The guys over at In At The Deep End Records have been making a lot of noise about their latest signing Wounds recently and rightly so. Reports of the band attacking venues up and down the country with their own particular brand of dirty rock ‘n’ roll/punk have spread far and wide through the underground as anticipation of their debut full length release Die Young heightened. But at last the wait is over and we can all sit back and drink in the fruits of their labours and finalise our opinions on weather all this hype is deserved and justified or merely another case of Chinese whispers getting out of hand.
The first thing you notice as opening song Killing Spree rockets into action is how raw everything sounds. This is lot meant in a derogatory way but its clear that this album was not written to be a finely polished work with an immaculate sound. The way the record has been produced captures the energy and aggression of the band fantastically with the vocals coming across in the most brilliantly abrasive way. It’s a fantastic way to start an album too. White hot and spitting bile in the ears of anyone who dares press play.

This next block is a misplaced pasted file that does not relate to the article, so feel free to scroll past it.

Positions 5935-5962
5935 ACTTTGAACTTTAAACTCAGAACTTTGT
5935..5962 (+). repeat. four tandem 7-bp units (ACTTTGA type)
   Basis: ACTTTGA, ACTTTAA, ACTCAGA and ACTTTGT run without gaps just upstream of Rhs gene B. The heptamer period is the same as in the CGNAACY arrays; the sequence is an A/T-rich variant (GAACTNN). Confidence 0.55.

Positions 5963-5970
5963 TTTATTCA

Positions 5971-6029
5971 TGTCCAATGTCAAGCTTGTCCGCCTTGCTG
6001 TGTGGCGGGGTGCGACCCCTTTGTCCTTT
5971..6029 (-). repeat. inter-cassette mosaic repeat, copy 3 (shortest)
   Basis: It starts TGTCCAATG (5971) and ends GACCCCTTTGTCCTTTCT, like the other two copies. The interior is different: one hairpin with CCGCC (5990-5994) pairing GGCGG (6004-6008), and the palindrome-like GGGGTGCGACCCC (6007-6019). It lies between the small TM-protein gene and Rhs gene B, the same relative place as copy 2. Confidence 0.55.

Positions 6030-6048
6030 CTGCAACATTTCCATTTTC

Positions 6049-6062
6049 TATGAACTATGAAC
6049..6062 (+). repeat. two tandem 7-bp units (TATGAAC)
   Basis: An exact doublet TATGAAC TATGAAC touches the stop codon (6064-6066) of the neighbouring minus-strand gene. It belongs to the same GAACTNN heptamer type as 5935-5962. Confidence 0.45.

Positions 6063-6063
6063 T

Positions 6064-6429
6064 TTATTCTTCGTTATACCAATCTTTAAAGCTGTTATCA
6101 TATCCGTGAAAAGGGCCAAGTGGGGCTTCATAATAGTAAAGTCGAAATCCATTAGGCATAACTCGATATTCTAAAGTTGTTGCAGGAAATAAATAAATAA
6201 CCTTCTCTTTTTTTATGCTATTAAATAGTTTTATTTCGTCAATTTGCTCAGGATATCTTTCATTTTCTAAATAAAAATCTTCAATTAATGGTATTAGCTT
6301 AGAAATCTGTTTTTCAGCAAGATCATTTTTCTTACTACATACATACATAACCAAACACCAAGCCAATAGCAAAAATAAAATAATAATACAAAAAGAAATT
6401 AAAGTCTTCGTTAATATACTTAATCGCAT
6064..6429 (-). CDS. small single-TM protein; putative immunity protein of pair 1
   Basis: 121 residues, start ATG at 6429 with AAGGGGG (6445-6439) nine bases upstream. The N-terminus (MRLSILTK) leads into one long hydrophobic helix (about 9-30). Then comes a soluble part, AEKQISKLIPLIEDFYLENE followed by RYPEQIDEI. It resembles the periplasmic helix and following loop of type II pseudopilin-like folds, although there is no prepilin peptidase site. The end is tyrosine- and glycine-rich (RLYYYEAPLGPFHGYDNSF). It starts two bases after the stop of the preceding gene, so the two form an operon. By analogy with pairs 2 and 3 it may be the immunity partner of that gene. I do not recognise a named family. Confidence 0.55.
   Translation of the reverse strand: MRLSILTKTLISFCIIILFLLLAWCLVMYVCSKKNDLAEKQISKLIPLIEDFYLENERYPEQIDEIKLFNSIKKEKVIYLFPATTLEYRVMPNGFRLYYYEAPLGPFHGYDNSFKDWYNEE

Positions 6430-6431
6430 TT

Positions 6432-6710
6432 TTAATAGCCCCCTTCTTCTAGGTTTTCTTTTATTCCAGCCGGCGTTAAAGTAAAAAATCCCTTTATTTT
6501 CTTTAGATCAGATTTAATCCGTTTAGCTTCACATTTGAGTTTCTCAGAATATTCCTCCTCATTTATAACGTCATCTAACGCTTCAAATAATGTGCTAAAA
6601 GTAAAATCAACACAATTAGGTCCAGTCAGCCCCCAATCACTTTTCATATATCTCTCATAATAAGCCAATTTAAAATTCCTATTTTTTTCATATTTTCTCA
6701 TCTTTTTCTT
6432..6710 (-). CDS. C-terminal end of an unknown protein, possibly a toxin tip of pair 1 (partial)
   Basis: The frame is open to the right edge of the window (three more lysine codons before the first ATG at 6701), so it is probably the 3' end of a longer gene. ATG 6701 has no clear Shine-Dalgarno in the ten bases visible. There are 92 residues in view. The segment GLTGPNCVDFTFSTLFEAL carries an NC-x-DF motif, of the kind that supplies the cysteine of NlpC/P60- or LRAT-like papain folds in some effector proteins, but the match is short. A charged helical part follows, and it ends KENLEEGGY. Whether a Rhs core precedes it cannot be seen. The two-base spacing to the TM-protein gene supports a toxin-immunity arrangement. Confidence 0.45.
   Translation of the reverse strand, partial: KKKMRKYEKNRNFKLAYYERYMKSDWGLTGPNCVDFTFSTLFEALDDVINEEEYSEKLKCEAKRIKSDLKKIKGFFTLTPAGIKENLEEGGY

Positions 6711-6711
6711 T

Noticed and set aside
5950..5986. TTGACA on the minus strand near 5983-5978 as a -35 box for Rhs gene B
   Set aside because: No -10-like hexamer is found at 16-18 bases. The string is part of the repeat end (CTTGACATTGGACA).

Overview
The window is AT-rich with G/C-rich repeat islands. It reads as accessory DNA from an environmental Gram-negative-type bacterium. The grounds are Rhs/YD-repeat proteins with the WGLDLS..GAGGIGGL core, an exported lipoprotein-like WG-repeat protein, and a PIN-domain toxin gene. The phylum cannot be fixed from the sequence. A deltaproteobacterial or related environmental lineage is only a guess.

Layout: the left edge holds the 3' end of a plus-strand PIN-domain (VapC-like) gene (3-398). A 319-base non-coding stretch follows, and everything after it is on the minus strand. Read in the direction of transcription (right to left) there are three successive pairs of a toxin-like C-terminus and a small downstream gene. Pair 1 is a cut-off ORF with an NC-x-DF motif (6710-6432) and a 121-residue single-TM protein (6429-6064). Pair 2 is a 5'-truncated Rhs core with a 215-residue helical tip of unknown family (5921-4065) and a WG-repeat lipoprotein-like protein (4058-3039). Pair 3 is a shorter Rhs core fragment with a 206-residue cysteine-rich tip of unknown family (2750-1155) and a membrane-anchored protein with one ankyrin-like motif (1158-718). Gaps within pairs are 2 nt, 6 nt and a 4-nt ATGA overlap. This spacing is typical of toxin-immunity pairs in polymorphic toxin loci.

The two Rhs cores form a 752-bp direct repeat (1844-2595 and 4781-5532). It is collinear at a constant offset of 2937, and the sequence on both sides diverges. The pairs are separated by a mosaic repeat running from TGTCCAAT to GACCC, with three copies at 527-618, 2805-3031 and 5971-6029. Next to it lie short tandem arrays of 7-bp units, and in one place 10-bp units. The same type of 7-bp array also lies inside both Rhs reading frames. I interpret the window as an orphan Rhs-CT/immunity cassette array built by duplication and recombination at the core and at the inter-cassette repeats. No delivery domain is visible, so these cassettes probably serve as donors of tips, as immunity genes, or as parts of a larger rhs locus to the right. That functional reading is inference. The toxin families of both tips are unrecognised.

As the album continues there are certain songs that stand out more than others. This is not to say that the songs that don’t stand out are bad songs, just that the songs that do stand out are more memorable or impressive. Songs such as Dead Dead Fucking Dead which instantly brings to mind the old school Misfits type of punk rock while others such as No Future, Bombs and Desperate Times bring a feel to the table that is more reminiscent of The Bronx or possibly Gallows.
There is, however, a second side to Wounds. This is first showcased in fifth song Choke. The darker pseudo disco verses give way to a chorus that is more ferocious that most would expect when following verses of this type. The second time this side of Wounds showcases itself is on closing track Dead Road. This journey through the darker side of the band is a great way to close the album. Venomous and cathartic where it needs to be whilst also retaining the spark and energy present throughout this record it’s a real delight to listen to.
Die Young, as a debut album, has everything you could want from a band of this genre and effortlessly maintains the high standard that In At The Deep End continually strive for. Is it the best album you’ll hear this year?, probably not but its dirty, energetic, raw and honest and what more could you possible ask for in a band.